On March 10, 2004 wildlife managers of Primorsky Hunting Management Department, in cooperation with two representatives of NGOs, confiscated two Amur tiger skins from a policeman in Chuguevsky district, central Primorye, Russian Far East.
On March 10, 2004 two tiger skins were confiscated from Andrei Rekunov, police officer of Chuguevsky district of Primorye, as a result of joint operation of public investigation teams and Primorsky Hunting Management Department.
One of the wildlife managers, together with a public ranger, posed as buyers and arranged a meeting with a seller. The others made an ambush around the place of meeting. The ‘deal’ was arranged in the car of the skins’ owner. When the ‘buyers’ received the skins, the wildlife managers and public rangers blocked up the car of illegal trader. First, Andrei Rekunov, the police officer, locked on the inside and did not get out of his car, and denied that the skins belonged to him. Fortunately, the public rangers noticed a car approaching to them, in which there was Vasily Tabolov, a police colonel. Thanks to his assistance more police officers were sent to arrest the offender. Two hours later, the arrested policeman resigned his position. The confiscated skins were forwarded to the Prosecutor’s Office of Chuguevsky district. Now, the case is under investigation.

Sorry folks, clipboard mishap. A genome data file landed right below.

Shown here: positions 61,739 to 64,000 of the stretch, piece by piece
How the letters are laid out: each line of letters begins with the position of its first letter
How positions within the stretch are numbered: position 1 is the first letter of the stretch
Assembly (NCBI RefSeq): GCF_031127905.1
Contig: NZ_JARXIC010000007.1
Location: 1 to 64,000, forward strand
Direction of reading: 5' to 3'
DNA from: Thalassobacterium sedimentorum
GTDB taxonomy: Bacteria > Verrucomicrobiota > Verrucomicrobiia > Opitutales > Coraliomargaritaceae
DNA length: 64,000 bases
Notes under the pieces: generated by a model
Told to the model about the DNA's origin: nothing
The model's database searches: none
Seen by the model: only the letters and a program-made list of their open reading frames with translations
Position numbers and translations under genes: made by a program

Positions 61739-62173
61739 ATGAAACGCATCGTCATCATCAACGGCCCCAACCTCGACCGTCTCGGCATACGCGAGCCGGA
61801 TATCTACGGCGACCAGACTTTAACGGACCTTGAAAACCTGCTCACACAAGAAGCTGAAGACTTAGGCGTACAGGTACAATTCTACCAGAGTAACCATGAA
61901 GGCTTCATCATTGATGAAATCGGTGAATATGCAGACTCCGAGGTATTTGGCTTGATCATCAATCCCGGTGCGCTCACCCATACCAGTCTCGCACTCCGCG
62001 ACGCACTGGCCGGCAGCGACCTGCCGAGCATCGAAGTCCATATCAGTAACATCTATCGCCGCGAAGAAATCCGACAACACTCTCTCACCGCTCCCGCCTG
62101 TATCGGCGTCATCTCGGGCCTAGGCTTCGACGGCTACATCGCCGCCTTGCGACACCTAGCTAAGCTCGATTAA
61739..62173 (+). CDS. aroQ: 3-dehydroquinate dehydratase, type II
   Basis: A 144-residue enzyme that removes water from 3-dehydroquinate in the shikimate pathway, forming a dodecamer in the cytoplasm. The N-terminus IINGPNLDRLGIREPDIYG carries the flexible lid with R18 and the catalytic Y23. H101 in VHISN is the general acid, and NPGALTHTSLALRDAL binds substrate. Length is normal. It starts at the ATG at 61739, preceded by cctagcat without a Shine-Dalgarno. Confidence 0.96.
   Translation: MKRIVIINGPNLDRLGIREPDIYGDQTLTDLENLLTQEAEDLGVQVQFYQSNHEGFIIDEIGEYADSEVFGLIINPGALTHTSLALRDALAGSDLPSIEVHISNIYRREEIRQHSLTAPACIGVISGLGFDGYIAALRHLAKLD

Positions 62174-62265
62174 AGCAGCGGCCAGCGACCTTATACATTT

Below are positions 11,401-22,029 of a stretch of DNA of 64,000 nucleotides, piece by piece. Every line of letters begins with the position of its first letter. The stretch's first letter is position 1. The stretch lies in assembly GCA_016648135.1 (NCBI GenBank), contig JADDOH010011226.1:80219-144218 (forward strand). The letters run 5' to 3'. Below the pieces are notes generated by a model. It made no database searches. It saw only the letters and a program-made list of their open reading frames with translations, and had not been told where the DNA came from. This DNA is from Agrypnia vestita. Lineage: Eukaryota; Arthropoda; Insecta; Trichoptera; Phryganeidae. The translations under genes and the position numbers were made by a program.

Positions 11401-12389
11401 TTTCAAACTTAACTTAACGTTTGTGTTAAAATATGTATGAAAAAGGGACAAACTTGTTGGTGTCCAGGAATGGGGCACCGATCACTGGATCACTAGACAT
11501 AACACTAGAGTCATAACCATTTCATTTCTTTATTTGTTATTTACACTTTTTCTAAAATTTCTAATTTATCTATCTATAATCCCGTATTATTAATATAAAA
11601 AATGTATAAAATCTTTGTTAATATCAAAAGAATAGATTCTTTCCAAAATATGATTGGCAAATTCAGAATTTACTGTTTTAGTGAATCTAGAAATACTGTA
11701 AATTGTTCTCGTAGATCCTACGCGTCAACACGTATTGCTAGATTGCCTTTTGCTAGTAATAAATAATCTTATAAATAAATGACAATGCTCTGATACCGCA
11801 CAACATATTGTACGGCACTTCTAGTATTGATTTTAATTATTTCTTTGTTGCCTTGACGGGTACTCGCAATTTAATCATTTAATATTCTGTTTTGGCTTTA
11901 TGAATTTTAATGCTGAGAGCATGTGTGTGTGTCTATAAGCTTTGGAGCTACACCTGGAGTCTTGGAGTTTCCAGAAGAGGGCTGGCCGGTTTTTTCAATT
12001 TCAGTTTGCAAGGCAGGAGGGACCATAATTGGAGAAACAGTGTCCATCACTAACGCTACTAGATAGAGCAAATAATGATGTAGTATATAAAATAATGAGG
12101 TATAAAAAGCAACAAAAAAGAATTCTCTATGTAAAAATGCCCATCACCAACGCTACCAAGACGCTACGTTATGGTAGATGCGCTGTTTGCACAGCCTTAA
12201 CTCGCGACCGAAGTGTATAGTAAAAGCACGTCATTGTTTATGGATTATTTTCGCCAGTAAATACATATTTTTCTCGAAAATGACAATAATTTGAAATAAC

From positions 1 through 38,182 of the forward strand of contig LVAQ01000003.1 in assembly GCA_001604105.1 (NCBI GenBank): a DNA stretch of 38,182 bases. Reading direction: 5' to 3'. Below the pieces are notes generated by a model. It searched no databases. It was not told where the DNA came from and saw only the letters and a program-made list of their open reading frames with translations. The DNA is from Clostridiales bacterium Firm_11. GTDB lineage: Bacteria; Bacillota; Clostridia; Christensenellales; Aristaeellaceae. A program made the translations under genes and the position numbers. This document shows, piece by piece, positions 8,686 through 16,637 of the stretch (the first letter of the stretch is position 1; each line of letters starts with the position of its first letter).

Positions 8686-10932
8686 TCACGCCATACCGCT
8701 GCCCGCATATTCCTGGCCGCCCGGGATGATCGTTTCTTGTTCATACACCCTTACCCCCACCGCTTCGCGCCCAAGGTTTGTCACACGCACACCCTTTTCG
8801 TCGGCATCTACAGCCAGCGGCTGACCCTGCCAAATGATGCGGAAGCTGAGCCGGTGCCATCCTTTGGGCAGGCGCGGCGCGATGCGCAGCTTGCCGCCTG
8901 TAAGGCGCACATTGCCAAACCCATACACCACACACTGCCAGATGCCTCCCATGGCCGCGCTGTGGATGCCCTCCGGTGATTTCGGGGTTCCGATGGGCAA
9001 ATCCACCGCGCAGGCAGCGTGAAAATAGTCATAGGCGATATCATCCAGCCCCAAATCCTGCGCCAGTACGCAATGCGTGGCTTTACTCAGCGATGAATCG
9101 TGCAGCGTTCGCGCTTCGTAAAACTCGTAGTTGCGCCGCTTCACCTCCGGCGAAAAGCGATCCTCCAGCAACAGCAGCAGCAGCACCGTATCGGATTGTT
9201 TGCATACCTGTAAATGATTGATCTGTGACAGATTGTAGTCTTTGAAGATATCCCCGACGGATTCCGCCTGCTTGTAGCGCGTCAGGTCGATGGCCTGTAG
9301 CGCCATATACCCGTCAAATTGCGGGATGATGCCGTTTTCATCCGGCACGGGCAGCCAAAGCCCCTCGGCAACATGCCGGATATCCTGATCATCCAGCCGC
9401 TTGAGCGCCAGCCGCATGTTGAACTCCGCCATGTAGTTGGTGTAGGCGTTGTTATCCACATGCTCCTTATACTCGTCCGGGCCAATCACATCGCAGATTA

Sergei Bereznuk, director of the Phoenix Fund says: “It is not the first case when police officers are involved in illegal trade in derivatives of rare and endangered species. Many people remember the case that happened in April 2000, when Vladimir Korolev, a police major of Ussuriisk city, engaged in one of the biggest wildlife smuggling networks, was arrested for illegal trade in two Amur tiger skins. As the result, the police major was fired. Thanks to joined effort of the Phoenix Fund, WildAid-USA and Inspection Tiger that operation was a success.
The anti-poaching activities of the public environmental investigation teams and wildlife managers of Primorsky Hunting Management Department are being supported by 21st Century Tiger, Save the Tiger Fund and the Phoenix Fund.